Work with real cars as an energy champion at the Shell Forecourt, learning about both petrol and electric fuels, and can mix their own fuel to poser race cars around the track.
Things to think about before you visit Kidzania London
- Children under 8 must be accompanied by an adult, but children between 8 and 14 can explore Kidzania London on their own as long as an adult checks them in at the start of their visit.
- Children 0-3 are welcome but there are very limited activities for them to participate in
- As adults aren’t allowed in the activity areas there are plenty of seats outside on the ‘pavement’ for them to sit at to observe, as well as cafes, restaurants and an adults only chill out zone upstairs. They can also participate as audience members at the Theatre and Dance club, for example.
- It’s pretty hectic and can be quite loud – this didn’t phase my kids at all but might be a bit harder for kids with sensory issues to cope with. We were there from 2-6pm and it was much quieter for the last two hours.
- Some activities are really popular so the kids will have to wait outside at the queue point for them – it might be worth explaining this to your kids in advance so they’re prepared for a bit of a queue
- There are coffee shops and restaurants but the prices are a bit higher than they would be in the ‘real world’ – but this is in line with other attractions, but something to be aware of.
Could anything be improved at Kidzania?
We could have made better use of the information desk as it was out first visit, so we knew what to do right from the start instead of strolling around working it out for ourselves, but this was our fault rather than Kidzania’s! There were tears on the way out as the selection of items that you can buy with Kidzos is pretty small compared to the gift shop selection and your Kidzos don’t really go that far much to Arlo’s dismay… I think stocks may have been running low. As far as I could see you could only buy an iron in Kidzania patch, and some other unbranded items. It would have been great if things like pencils, rulers, fridge magnets etc could be exchanged for Kidzos rather than just in the gift shop for actual money.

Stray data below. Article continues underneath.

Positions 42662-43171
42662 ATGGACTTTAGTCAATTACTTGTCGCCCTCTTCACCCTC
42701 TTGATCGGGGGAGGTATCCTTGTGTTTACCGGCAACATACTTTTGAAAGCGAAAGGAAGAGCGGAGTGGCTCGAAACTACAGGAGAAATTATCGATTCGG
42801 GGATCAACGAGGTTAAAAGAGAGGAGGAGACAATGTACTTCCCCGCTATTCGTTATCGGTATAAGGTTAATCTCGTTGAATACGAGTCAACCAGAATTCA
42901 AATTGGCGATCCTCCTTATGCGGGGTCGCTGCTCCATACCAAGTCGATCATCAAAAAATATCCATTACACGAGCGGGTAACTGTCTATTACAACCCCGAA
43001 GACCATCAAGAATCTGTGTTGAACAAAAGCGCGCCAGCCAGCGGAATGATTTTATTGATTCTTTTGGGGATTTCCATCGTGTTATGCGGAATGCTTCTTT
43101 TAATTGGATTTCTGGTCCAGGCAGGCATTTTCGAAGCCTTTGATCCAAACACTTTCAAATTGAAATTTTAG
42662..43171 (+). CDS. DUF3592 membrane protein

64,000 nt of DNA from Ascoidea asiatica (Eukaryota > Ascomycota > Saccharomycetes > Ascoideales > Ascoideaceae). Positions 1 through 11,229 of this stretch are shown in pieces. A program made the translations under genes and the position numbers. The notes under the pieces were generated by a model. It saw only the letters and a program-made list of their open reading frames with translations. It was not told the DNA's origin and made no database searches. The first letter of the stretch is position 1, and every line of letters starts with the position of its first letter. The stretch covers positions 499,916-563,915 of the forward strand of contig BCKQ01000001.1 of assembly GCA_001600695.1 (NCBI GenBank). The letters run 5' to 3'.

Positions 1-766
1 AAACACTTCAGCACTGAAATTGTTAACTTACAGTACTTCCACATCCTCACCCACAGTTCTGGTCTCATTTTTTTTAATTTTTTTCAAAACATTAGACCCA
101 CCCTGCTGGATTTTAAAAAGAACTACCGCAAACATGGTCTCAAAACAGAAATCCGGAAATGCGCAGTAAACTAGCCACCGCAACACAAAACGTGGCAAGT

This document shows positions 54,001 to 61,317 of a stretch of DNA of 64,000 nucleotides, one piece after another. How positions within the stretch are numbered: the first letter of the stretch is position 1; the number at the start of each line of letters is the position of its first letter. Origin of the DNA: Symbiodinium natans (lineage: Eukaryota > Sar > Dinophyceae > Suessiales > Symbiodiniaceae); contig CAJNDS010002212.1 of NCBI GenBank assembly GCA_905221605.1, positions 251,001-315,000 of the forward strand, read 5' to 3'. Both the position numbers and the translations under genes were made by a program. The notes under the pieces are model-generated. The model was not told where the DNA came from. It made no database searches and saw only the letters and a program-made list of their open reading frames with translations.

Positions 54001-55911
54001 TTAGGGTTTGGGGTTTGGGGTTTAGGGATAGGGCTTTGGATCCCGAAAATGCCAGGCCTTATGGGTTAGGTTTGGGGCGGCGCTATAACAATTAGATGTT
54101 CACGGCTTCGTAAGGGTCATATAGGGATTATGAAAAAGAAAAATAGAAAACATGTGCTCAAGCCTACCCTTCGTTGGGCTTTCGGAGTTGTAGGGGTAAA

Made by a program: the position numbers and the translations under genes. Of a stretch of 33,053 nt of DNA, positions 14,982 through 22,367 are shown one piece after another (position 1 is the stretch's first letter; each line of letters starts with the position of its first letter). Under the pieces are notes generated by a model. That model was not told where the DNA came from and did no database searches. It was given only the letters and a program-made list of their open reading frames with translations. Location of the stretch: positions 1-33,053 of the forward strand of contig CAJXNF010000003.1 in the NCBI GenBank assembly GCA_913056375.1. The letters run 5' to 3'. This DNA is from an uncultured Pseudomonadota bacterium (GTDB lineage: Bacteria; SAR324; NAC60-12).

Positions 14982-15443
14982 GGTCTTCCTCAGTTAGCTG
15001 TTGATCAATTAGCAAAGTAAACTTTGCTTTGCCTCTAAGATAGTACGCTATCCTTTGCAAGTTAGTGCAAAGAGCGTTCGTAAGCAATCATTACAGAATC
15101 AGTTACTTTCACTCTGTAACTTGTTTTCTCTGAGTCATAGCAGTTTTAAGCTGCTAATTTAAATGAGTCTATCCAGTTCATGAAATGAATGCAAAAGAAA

Kids obviously need to understand the value of money, but it seemed a pretty harsh lesson to learn in that they had only made enough to buy a couple aeroplanes made out of foam at the Kidzos shop! Looking at the map I think there is a store inside Kidzania that we missed – and they might have had a better selection. Either way we still have some Kidzos left for next time!
It’s also pretty dark in Kidzania, with no natural light – so you kind of lose track of the time with no windows to look out of, of course this didn’t phase the kids one bit.
Would we go to Kidzania again?
Yes, definitely! It was an experience like no other that we’ve come across, really cleverly designed and it gave the kids so much to see, do and experience in a relatively short amount of time – definitely worth a visit! Athena got more out of it in understanding than Arlo, but then she is closer to six and he’s only just turned four. It was great seeing them work together on things though, and it started a lot of different conversations about jobs, making money and budgeting! It will be even great once they’re both over 8 and we can sign them in and then go and do a bit of kid-free shopping too…
You can find out everything you need to know and book tickets on the Kidzania website, as well as find out about seasonal events. They also sell annual passes and gift vouchers, and they make a great experience gift for kids if you wanted to avoid buying them more toys!
We were given a family ticket to enable us to experience and write this review.